FRANKFURT (Reuters) - Europe’s ageing society is committing “demographic suicide” and needs immigrants to keep its workforce from shrinking further, the vice president of the European Central Bank told Reuters.
In a wide-ranging interview, Vitor Constancio underlined the ECB’s willingness to print more money, saying that it had bought significantly less than peers in the United States, Japan or Britain.
But he cautioned that while the ECB could extend money-printing, expectations that the central bank could single-handedly turn around the euro zone’s economy were unrealistic. Immigration, he said, could help.
Constancio, who deputizes for ECB president Mario Draghi on the ECB’s executive board, addressed one of the factors slowing the region’s economy, namely an ageing society and shrinking workforce that is set to reduce further in the coming decades.
“This is a very acute problem because for years Europe has been doing a sort of collective demographic suicide,” said the former politician from Portugal, one of the countries worst hit by the downturn.
“To change the demographic trends, promoting birth is not enough. It also has to be done through immigration. If not, we’re creating a great difficulty to growth and to the welfare of future generations,” said Constancio, who is 71.
He said the European Central Bank has scope to expand its efforts to stimulate the economy through quantitative easing, but Europe also needs the U.S. and Chinese economies to motor ahead.
Constancio warned that Europe’s economic growth potential was weak, due to factors including a shrinking labor market. Monetary policy is powerless in this respect.
“Potential growth is very low and in present conditions, we fear that this will be a protracted period of low growth,” he said.
The frank remarks come as people fleeing war flood into Europe from areas such as Syria and Afghanistan along with migrants seeking work, stoking tensions between European Union countries over how to manage or try to deter the influx.
Germany re-established border controls, stopping a system of passport-free travel across the region, while Hungary is closing down its border with Serbia, blocking a main route into the bloc.
European Union ministers failed on Monday to break a deadlock over sharing out responsibility for sheltering some of the hundreds of thousands of people who have sought asylum in Europe this year, leaving the shape of any such deal in doubt.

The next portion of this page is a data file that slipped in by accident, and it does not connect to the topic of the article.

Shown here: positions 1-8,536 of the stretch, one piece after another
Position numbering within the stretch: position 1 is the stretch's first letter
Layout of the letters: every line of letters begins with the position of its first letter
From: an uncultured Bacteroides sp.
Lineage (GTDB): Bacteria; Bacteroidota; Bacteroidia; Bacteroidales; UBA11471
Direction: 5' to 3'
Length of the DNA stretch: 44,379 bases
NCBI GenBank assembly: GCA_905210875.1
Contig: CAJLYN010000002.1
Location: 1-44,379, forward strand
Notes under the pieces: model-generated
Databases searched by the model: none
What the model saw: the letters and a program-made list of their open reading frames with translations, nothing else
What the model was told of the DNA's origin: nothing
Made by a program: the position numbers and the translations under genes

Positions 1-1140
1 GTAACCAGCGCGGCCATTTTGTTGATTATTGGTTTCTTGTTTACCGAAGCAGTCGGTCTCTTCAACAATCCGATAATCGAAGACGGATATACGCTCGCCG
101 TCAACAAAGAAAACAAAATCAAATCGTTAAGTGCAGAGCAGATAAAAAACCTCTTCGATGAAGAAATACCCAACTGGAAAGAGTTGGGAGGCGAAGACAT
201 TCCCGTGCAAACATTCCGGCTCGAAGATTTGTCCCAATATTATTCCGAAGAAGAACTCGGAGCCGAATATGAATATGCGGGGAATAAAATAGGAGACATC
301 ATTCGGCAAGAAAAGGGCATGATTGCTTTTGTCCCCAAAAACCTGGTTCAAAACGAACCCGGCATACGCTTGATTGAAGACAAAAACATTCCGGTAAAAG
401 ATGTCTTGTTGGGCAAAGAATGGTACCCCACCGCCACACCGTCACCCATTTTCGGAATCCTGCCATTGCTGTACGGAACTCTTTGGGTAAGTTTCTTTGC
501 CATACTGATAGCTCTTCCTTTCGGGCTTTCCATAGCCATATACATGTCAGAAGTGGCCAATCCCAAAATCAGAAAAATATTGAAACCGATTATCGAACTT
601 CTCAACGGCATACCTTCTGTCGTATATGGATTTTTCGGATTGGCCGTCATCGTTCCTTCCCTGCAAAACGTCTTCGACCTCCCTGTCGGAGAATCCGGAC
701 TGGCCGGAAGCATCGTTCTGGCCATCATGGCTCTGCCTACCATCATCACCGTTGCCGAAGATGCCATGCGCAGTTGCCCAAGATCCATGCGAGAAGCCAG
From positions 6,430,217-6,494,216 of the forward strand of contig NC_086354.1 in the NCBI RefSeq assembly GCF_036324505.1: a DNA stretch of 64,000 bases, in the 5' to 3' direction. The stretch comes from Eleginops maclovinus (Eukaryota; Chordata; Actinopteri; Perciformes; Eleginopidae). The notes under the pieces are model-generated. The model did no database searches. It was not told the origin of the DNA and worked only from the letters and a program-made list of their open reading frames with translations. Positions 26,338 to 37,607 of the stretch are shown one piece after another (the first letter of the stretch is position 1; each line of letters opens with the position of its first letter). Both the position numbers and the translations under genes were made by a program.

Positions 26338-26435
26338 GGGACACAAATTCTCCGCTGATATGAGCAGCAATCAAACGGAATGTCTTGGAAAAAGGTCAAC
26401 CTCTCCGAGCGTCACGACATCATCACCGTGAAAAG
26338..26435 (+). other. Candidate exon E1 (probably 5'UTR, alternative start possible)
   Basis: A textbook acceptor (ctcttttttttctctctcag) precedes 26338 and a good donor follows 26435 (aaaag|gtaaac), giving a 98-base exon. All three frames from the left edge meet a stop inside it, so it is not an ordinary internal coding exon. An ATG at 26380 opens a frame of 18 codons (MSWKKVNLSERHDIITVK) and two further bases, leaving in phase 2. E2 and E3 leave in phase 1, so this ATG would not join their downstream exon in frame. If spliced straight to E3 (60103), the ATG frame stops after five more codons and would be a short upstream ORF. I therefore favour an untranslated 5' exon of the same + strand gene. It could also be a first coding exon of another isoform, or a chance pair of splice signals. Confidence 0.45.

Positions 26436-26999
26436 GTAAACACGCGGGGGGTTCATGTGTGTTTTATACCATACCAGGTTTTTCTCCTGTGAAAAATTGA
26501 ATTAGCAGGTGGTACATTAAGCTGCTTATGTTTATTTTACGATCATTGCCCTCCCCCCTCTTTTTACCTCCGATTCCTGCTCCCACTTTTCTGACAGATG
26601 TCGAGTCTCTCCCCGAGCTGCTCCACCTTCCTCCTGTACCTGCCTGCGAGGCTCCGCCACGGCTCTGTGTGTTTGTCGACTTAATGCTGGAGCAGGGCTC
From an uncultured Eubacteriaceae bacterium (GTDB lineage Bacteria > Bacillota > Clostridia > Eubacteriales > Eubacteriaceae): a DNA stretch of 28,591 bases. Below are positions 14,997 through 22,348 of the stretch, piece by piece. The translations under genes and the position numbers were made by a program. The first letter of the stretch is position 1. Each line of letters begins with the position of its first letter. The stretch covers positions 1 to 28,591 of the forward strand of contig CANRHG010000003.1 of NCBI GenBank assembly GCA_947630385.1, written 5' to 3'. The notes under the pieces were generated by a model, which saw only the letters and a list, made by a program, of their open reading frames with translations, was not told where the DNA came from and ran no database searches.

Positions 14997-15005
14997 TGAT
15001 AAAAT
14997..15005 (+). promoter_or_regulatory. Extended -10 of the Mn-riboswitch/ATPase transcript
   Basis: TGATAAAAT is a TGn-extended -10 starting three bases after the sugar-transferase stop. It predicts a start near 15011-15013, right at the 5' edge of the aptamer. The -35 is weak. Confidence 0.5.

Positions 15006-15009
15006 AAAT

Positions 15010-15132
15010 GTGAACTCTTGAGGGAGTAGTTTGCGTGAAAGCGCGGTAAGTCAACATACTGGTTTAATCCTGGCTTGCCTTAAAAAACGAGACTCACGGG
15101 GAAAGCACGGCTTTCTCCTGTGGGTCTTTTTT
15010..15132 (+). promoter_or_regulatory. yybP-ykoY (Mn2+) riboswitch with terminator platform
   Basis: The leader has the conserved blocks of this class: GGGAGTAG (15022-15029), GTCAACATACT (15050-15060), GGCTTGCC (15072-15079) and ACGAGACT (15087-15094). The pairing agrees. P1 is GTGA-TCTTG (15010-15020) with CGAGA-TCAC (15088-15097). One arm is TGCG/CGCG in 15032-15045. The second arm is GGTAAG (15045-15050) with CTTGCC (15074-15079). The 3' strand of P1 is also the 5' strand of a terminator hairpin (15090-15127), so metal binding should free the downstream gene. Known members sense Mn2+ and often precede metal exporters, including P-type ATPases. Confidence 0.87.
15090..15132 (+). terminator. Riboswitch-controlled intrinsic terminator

Constancio, formerly Portugal’s finance minister and secretary general of its Socialist party, blamed high unemployment for a “dramatic ... backlash” against immigration and said that the large number of unemployed people in Europe was “destabilizing the continent”.
The euro area population rose just 0.25 percent last year with seven of 19 nations recording a drop. In contrast, the U.S. population rose by 0.75 percent, while Australia, which has not had a recession since 1991, recorded a 1.4 percent rise.
Unemployment across the 19-country euro bloc remains high but there are large differences between countries such as Greece or Spain, which are still struggling after the debt crisis, and stronger states including Germany.
While the number of those employed in Spain fell in the five years to 2014 by about 1.8 million and also dropped across the euro zone, according to European Union statistics, Germany’s workforce increased by about 1.4 million.
Immigration reflects this trend with the numbers moving to Spain falling in the run up to 2013, while almost 700,000 moved to Germany in the same year - roughly twice the level in 2009.
“The unemployment rate in Europe is a very high 11 percent, which is destabilizing the continent,” Constancio said. “European values are being eroded as a result of the fear that unemployment creates.”
Such divergence adds to tensions between countries in the bloc.
A leftist government in Greece, for instance, sought to rewrite the terms of its bailout but was rebuffed by Germany, whose finance minister even raised the prospect of its departure from the currency union.
Constancio played down the prospect of this ever happening. “There was never any doubt among the majority of member countries (that) the euro is irreversible,” he said. “The actual prospects of that happening was never for real.”
He called for reforms that would tighten the bond between countries in the euro zone. Other policy makers have raised the idea of a central treasury for the bloc although any such step is far off and may not happen at all.
“At the ECB, we are doing the utmost within our mandate,” Constancio said, adding: “There are excessive expectations about what central banks can do.”
Writing by John O'Donnell; Additional reporting by Paul Ingrassia; Editing by Ruth Pitchford